Sansevieria cylindrica (Cylindrical snake plant) is a most popular air-purifying, succulent house plant. It has striped, elongate, smooth, greenish-gray subcylindrical leaves. They are up to one-inch diameter and grow up to 7 ft above the soil. It grows fan-shaped, with its stiff leaves growing from a basal rosette. Long blossom spikes may appear erratically on mature plants, arising from the base of the spears shaped leaves. The one-inch greenish-white tubular blossoms are tinged with pink growing in clusters on an erect bloom spike. These blossoms are not particularly showy, but they are nicely fragrant. Occasionally blooms will be followed by spherical orange-red berries to about one centimeter in diameter.
Note: It is popular as an ornamental plant, best plant to keep in your house or office. Sansevieria filter airborne toxins and are part of our perfect air plant accumulation. Cylindrical snake plant is mildly toxic if eaten. Keep away from children and pet animals.
Scientific Name: Sansevieria cylindrica
Synonyms: Acyntha cylindrica, Cordyline cylindrica, Sansevieria angolensis.
Common Names: Cylindrical snake plant, African spear or spear sansevieria, Elephant’s Toothpick, Bow String Hemp, Spear Sansevieria, Skyline Spear Sansevieria.
How to grow and maintain Sansevieria cylindrica:
Sansevieria cylindrica requires bright, filtered light and can stand plenty of direct sunlight.
It thrives best in well-drained, sandy soil enriched with peaty compost.
Water your plant regularly during the growing season and always keep the soil evenly moist but not soggy. You can allow the topsoil to become slightly dry between each watering. During the winter months, reduce watering.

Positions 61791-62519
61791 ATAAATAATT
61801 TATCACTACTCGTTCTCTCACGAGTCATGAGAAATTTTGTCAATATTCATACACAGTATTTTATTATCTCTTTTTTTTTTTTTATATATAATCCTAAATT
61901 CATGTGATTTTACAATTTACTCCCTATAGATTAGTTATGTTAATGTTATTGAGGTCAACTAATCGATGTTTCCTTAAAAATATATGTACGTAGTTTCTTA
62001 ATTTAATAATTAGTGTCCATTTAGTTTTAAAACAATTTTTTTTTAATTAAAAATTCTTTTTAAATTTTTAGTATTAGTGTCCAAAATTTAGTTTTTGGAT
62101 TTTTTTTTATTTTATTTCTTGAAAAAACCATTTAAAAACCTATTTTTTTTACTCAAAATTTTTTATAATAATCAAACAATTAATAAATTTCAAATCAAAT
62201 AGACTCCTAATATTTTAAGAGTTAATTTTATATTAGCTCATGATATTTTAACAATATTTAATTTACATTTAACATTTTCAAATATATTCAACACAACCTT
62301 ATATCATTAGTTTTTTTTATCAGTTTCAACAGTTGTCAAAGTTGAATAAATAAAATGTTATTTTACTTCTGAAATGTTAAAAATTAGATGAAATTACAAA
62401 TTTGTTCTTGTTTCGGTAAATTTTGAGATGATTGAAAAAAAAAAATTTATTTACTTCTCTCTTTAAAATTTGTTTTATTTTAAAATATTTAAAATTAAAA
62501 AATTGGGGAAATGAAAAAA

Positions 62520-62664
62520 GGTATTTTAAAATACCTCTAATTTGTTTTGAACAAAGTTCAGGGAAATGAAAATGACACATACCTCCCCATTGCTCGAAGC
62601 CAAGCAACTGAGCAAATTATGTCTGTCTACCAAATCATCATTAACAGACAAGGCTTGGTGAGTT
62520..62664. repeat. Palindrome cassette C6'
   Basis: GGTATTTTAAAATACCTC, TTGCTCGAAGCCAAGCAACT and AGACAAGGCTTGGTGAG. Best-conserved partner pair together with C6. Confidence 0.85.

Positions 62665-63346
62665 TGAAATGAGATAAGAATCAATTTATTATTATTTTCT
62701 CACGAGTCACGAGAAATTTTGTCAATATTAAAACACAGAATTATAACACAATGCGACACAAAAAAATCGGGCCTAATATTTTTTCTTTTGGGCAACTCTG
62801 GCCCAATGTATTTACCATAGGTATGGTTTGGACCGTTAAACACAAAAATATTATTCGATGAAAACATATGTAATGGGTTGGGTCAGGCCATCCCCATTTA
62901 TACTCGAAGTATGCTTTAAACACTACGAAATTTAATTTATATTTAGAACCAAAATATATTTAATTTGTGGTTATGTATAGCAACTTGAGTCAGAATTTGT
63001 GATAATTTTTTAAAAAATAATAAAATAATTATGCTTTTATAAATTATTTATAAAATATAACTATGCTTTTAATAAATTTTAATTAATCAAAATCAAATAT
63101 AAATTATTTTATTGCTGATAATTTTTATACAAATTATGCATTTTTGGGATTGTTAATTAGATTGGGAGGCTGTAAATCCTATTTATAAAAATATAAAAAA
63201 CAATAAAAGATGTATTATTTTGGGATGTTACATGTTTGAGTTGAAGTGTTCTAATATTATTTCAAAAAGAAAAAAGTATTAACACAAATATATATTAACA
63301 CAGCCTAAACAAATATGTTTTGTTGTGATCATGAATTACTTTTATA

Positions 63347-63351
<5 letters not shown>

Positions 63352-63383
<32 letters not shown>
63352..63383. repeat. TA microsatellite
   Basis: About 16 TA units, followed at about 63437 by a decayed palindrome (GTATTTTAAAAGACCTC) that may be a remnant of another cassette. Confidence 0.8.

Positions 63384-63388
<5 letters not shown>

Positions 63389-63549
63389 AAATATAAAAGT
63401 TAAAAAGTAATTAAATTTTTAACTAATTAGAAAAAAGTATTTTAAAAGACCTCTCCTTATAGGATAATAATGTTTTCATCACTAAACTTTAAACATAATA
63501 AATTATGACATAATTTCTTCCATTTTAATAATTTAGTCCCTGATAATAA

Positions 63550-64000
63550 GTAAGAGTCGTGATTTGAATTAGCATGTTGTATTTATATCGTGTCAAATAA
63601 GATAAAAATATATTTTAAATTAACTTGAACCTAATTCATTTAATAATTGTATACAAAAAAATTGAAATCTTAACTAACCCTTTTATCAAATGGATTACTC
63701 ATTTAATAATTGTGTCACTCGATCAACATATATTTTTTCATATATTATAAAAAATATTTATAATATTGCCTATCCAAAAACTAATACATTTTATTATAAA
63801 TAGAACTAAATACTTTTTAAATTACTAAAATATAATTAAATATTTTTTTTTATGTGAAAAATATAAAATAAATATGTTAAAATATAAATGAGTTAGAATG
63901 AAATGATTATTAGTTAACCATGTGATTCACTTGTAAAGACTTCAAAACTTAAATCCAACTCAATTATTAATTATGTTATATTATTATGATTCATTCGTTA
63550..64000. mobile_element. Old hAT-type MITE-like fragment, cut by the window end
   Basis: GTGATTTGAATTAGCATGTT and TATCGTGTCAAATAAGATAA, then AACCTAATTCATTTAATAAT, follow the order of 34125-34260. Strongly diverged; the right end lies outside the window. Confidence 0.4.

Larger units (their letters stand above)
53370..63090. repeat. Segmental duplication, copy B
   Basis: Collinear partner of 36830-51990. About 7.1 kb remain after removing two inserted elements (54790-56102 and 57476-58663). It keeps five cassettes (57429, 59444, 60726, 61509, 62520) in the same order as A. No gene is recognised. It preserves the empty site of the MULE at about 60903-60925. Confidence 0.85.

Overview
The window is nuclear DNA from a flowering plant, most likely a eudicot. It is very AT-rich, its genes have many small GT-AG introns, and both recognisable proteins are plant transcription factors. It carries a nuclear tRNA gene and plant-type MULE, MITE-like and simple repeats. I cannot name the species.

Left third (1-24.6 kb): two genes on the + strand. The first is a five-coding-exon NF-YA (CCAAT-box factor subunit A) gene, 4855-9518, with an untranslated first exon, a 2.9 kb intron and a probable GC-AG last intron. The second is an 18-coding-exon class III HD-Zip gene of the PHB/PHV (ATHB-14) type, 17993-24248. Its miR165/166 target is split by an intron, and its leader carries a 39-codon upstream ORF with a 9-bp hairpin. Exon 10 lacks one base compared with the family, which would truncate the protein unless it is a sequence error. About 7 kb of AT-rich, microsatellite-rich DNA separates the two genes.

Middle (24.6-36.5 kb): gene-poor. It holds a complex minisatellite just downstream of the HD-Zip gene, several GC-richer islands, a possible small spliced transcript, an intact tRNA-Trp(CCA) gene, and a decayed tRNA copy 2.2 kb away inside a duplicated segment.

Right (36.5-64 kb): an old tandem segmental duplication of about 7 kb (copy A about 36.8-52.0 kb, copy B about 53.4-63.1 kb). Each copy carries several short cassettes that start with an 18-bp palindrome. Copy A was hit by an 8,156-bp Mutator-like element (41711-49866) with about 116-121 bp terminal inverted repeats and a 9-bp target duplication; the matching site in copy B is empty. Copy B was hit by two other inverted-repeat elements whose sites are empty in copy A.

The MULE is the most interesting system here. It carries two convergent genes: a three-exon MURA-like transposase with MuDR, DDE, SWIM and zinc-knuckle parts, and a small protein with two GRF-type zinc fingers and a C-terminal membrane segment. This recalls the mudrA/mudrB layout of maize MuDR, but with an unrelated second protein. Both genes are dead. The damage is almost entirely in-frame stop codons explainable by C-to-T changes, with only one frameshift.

It prefers an average to warm room temperatures 65 – 75 degrees Fahrenheit / 18 – 24 degrees Celsius. It will endure fluctuating temperatures, but not below 55 degrees Fahrenheit / 13 degrees Celsius.
Fertilize monthly during the active growth periods in the spring and summer, with a liquid or water-soluble fertilizer. Try not to fertilize during the winter season.
It can be easily propagated by dividing up overcrowded clumps of leaves. Separate clusters of leaves from rootstock with a sharp blade or knife when the leaves are six inches long. Most clusters will have some roots attached and can be planted directly in the normal potting mixture. Also can be propagated by leaf cuttings.
Re-pot the plant during the spring season, only when plants get crowded and need dividing.
Pests and Diseases:
There is no serious pest or disease problems. Watch for bugs, spiders, and mealybugs.